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I have a mixed model with a continuous outcome variable and a certain number of predictors. Some need to be included in the model no matter what (sex, age, and a "main factor"), and others must be selected from a list of potential confounders.

I know some software packages have very well developed procedures to do proper variable selection, but I am looking for a simple and "reasonable" method to select the variables manually.

The stategy used until now was to first conduct simple linear regressions with every predictor separately, and proceed to the multiple regression that includes every potential confounder whose p value in the simple regression was ≤ .250. I'm not sure if this threshold is commonly used, and I don't know what threshold to use to "bump out" the variables which don't contribute to the model. I might add that I have a good sample size (500), but that some of the variables have missing values which may not be MCAR (missing completely at random) - hence the need to be parsimonious.

My efforts to find clear and simple guidelines were not successful. I thank you in advance for sharing your advice.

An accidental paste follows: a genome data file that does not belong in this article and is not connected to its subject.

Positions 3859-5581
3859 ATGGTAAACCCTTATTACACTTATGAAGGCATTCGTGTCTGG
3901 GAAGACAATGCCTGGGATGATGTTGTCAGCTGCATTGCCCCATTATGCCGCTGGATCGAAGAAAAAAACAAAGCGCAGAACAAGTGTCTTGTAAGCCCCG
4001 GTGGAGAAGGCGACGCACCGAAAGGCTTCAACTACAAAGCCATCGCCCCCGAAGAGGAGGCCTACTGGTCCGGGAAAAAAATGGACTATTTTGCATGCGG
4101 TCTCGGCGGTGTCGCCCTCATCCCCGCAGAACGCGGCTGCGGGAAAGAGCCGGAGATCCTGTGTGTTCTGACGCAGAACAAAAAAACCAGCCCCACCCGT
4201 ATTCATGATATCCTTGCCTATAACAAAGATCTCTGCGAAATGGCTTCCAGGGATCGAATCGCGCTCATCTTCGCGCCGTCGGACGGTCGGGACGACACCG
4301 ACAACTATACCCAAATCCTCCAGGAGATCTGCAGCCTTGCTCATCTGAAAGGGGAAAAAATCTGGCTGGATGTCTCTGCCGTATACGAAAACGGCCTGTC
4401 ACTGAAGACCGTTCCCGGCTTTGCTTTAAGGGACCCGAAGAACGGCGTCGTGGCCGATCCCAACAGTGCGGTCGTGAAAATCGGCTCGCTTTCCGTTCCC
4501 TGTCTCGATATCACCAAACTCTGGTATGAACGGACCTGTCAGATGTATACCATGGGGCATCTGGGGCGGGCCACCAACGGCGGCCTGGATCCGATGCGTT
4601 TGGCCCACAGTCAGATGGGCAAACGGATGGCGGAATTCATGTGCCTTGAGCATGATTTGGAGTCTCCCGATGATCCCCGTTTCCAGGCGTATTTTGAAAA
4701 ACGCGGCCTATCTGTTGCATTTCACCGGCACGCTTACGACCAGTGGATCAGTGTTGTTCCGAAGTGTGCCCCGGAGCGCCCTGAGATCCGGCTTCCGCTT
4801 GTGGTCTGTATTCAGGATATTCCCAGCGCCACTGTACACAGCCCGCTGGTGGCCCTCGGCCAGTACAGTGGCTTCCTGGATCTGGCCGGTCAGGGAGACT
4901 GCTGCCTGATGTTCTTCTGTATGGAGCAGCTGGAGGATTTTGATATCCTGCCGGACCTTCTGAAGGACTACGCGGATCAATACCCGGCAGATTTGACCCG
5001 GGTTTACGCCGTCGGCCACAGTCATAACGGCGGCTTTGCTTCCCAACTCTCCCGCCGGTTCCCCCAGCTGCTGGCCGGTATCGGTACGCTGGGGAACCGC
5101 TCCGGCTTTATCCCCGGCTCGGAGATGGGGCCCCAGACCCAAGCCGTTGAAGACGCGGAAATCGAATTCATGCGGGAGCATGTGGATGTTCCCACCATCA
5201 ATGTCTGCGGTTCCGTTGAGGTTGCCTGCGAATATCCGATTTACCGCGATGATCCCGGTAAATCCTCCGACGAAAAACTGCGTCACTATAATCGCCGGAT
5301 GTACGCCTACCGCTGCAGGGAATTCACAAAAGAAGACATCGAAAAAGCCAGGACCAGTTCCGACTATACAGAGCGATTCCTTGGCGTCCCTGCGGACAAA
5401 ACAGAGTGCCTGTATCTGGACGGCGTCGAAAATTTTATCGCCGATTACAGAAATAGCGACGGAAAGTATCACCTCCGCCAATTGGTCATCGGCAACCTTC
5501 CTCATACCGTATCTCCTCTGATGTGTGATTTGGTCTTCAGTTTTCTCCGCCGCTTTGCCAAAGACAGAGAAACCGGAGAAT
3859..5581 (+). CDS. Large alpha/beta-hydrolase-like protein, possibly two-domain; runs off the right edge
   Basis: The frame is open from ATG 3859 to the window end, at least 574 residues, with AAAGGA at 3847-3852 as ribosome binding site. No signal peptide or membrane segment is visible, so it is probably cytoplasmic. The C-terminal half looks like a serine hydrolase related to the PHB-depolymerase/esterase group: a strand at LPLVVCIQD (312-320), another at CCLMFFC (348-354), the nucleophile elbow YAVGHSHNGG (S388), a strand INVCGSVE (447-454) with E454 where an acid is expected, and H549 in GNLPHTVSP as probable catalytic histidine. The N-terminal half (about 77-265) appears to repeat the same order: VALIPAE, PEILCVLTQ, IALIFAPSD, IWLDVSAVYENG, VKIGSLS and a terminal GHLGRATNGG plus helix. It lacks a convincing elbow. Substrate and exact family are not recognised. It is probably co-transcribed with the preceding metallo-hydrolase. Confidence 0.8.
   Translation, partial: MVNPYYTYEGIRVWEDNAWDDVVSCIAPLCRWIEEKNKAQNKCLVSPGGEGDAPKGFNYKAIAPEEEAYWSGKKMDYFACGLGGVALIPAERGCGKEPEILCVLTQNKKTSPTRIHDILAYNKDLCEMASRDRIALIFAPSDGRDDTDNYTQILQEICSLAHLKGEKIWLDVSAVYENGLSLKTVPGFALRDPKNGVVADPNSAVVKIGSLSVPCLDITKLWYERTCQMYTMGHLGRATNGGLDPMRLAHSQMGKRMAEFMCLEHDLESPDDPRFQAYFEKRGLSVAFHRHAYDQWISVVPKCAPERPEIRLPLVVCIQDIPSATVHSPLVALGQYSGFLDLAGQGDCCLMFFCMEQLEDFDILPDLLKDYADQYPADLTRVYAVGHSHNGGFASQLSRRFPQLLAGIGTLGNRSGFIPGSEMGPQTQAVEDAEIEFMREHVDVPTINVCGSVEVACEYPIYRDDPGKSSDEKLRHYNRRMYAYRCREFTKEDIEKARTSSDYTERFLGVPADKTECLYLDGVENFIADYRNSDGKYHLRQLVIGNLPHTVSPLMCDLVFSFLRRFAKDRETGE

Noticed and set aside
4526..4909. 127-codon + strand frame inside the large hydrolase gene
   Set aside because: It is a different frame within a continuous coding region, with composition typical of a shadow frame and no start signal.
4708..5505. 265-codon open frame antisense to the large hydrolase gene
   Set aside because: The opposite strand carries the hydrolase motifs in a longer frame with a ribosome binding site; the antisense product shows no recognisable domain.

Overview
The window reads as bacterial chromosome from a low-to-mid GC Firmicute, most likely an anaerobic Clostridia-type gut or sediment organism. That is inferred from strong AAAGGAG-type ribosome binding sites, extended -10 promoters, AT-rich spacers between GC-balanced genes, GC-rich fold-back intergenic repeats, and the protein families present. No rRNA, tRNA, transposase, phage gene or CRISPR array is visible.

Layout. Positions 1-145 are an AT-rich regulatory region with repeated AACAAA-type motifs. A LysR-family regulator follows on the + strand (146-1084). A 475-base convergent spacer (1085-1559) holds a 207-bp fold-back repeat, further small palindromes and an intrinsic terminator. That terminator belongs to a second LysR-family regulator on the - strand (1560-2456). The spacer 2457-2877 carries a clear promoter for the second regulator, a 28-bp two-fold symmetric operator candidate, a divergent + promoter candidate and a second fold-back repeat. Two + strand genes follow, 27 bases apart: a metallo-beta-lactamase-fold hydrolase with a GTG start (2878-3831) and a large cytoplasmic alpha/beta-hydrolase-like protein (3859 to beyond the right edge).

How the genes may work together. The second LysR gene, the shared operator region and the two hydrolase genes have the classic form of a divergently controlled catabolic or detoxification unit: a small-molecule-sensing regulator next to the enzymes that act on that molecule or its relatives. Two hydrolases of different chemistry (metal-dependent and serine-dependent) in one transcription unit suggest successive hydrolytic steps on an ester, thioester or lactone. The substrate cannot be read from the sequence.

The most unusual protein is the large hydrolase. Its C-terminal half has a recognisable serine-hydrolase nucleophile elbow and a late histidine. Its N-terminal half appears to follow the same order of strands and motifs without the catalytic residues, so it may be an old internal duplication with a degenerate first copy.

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Slightly better than your current method is stepwise forward regression. Please read the criticism on that page, though: it holds some of the many reasons why I don't like it (note that most of those reasons also apply to your current method, and there is even more criticism for that).

Bottom line there is to add one variable at the time (obviously the one for which there is most evidence that it must be added, i.e. smallest p-value in a likelihood ratio test or similar) up to a certain point. When the threshold is reached it is customary to perform clean-up, that is: remove some variables that are below some p-value threshold from the model again. The advantage of this method is that you can easily ensure that some variables are indeed guaranteed to be in your model (you simply start with these variables in the model, and exclude them from the cleanup. In a similar fashion you can also add interaction terms, once you're finished with the main effects.

If you're willing to go one step further, you can use any of the modern penalized regression techniques (LASSO, ridge, ...) though these cannot be applied manually. Software like R makes them easy to use, though (package glmnet).

With regards to your missing data: especially since you are asking for a 'manual' technique: I doubt you'll find any that properly accounts for missing data. One of the easiest solutions (that is statistically correct) is multiple imputation, but that will require a lot of work to do manually.

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  • $\begingroup$ +1 for glmnet. I believe you can also force inclusion of certain variables, and it will do variable selection/shrinkage on the rest. It's also very fast. $\endgroup$
    – Zach
    Jun 23, 2011 at 13:17
  • $\begingroup$ Hm. Yes indeed, I just checked that. Parameter penalty.factor can be used for that. Thanks! $\endgroup$